The Orange Tip

Month: December, 2012

Winter Song


Each year, around the second or third week into the freeze, a robin comes into my shed and calls. The first year I was surprised and a bit confused, the second still surprised, and now I think I’d be a bit miffed if he didn’t bother.

The reason, I think, is that around mid November I start putting out seed on the bird table. Once it’s become habitual, and regular enough to be missed if not carried out on time, the robin takes to reminding me of my duties. It’s quite funny really; similar to a dog or a cat, which is very strange for a wild creature, especially a bird. And I’m not sure I’m all that comfortable about it either. Often I’ll arrive at the shed and he’ll already be waiting on a nearby or overhanging branch, calling directly at me, and flying in as soon as the door is opened. Ultimately I suppose all wild animals are opportunists by nature, and I can’t blame a robin for making a servant of a gullible gardener..



Maple Leaves


This Autumn brought a period of relief in the garden; where for brief moments the rain stopped and the clouds dissipated and the season behaved in the manner in which we all hoped it would. Given that we lost out on an entire Autumn last year; when the leaves seemed to reach the ground before they had a chance to turn, together with a closely following warm Winter and wet Summer, the colours we’ve had this time round have been all the more welcome. It’s safe to say that, in those rain-free moments, the Autumn show this year has been incredible. All up and down the country the views from September have been impressively rich in reds, oranges, yellows and browns. Beeches, poplars, oaks, hazels, hawthorns and, perhaps most significantly, the Acers (sycamore, norway and field maples etc) all formed dramatic impressions along the landscape.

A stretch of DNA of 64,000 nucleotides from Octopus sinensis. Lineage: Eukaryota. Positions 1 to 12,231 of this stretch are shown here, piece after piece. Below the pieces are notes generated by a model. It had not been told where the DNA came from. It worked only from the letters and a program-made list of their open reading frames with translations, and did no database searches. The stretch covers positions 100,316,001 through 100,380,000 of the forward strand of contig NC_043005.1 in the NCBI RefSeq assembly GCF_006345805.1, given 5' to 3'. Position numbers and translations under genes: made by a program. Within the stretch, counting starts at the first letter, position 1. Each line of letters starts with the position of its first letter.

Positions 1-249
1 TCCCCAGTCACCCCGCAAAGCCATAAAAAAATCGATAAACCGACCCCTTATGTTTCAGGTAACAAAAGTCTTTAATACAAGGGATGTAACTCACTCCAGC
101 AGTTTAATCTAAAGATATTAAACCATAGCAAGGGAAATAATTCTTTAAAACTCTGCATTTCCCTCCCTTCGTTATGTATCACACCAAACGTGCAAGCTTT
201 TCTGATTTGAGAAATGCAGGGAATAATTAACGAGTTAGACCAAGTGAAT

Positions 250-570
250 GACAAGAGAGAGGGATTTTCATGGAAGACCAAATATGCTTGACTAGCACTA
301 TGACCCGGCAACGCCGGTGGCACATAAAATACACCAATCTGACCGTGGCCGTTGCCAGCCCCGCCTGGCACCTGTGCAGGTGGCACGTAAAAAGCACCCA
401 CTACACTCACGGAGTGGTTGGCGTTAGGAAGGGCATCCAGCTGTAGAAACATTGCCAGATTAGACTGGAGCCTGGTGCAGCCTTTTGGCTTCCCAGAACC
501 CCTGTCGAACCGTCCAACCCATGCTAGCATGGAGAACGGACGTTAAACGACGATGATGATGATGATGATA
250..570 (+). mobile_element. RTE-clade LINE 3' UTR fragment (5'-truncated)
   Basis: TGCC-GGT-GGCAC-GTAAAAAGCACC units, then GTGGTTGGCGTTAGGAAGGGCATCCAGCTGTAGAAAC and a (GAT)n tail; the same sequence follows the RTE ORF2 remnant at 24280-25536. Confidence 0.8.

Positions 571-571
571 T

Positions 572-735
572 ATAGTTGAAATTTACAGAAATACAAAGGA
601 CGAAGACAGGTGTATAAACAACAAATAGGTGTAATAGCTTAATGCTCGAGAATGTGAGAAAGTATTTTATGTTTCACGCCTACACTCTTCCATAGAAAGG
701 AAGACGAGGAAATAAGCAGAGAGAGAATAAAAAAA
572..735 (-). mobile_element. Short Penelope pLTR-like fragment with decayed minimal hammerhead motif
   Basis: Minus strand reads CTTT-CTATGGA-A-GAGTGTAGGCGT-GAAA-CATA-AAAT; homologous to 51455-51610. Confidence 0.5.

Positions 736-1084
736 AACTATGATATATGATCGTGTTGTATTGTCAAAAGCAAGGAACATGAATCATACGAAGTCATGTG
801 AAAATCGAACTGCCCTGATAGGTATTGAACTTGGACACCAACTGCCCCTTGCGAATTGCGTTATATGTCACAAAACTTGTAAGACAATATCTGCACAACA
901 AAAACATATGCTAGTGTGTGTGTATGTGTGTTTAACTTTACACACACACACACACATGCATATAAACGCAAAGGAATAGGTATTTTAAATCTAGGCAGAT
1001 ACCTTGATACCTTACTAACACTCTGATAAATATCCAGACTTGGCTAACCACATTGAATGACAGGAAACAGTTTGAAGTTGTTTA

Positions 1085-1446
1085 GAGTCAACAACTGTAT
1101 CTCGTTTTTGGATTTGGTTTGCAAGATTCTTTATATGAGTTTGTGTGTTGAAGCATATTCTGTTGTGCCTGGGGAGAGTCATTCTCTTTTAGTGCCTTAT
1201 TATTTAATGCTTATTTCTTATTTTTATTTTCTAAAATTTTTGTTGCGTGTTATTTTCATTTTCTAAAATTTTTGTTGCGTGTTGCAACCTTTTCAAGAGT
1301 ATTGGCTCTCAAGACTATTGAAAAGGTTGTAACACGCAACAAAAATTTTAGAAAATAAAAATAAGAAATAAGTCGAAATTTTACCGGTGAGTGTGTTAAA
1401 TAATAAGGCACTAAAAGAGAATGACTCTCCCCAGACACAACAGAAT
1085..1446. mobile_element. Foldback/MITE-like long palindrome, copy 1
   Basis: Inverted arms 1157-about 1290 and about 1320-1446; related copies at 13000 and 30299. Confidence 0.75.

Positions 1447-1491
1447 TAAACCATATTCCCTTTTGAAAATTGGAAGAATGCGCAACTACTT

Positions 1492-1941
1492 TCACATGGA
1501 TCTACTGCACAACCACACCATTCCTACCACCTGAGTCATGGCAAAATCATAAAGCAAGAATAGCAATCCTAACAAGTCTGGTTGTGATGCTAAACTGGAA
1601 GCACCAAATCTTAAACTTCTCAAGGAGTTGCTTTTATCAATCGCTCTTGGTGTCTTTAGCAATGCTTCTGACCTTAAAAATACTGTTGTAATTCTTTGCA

At the garden back in Richmond our beacon has been the huge Norway maple overlooking the top meadow. Over the last couple of months from it’s initial gradual turn to the last few leaves to drop, I’ve been stunned by the impression it’s made on the garden. My notebook is full with the detailing of these changes, and at its peak in mid morning sun low over the field, the tree literally glowed as if the light came from within. The yellow of the Norway maple in Autumn is really quite remarkable, and has made me stop and look many, many times while at work in the garden.